Researchers at the Tufts University School of Engineering have demonstrated silk-based implantable optics that offer significant improvement in tissue imaging.
While simultaneously it enables photo thermal therapy, administering drugs and monitoring drug delivery. The devices also lend themselves to a variety of other biomedical functions.
Biodegradable and biocompatible, these tiny mirror-like devices dissolve harmlessly at predetermined rates and require no surgery to remove them.
The technology is the brainchild of a research team led by Fiorenzo Omenetto, Frank C. Doble Professor of Engineering at Tufts. For several years, Omenetto; David L. Kaplan, Stern Family Professor of Biomedical Engineering and Biomedical Engineering chair, and their colleagues have been exploring ways to leverage silk's optical capabilities with its capacity as a resilient, biofriendly material that can stabilize materials while maintaining their biochemical functionality.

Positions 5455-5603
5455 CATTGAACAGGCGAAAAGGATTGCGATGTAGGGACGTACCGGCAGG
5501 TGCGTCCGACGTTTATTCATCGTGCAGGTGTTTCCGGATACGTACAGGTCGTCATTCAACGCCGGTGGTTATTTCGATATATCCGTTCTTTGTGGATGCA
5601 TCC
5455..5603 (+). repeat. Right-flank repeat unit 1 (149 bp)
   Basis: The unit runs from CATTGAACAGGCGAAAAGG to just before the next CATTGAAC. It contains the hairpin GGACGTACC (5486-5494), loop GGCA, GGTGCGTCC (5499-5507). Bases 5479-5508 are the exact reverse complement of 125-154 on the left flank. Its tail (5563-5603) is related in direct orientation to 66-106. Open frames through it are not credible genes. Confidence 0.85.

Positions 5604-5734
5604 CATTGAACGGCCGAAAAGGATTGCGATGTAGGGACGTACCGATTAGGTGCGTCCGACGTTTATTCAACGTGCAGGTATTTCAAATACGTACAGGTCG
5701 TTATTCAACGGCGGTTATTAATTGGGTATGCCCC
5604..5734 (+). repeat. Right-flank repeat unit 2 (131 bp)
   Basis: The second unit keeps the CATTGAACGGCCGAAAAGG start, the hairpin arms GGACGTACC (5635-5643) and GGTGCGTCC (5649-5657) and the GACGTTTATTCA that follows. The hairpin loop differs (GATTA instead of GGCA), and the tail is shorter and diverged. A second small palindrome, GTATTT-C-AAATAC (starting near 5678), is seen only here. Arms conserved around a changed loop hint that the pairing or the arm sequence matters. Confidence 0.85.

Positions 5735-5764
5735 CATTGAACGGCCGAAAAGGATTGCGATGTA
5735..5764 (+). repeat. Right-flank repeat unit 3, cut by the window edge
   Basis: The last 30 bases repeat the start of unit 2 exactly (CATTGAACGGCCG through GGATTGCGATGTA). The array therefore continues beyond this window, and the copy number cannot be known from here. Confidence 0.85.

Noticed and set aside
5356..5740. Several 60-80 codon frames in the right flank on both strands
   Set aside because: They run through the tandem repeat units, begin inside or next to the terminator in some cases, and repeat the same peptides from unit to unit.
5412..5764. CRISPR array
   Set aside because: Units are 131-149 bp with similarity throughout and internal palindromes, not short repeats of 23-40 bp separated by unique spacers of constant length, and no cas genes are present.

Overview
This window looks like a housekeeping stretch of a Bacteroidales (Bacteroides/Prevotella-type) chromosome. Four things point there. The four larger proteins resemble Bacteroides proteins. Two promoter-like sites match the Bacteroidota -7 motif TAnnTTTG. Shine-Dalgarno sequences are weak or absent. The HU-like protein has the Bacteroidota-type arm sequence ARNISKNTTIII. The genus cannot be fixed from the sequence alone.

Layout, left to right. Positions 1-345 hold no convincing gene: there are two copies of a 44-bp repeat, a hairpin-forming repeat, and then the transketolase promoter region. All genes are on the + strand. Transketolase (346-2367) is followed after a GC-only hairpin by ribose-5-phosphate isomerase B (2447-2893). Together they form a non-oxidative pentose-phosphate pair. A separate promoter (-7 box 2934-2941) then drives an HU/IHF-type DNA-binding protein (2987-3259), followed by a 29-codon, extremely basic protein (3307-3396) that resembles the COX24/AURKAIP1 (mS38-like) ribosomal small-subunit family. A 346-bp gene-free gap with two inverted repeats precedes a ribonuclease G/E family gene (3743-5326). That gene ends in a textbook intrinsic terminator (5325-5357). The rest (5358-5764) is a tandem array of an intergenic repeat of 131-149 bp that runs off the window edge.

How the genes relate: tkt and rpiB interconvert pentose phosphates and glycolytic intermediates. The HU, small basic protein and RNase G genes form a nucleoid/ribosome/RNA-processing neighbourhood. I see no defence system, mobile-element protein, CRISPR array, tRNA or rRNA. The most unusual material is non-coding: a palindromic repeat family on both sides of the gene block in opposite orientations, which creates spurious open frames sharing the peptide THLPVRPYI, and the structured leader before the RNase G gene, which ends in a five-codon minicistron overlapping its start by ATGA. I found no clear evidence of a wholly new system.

The technology is described in the paper "Implantable Multifunctional Bioresorbable Optics," published in the Proceedings of the National Academy of Sciences
online Early Edition the week of November 12, 2012.
"This work showcases the potential of silk to bring together form and function. In this case an implantable optical form -- the mirror -- can go beyond imaging to serve multiple biomedical functions," Omenetto says.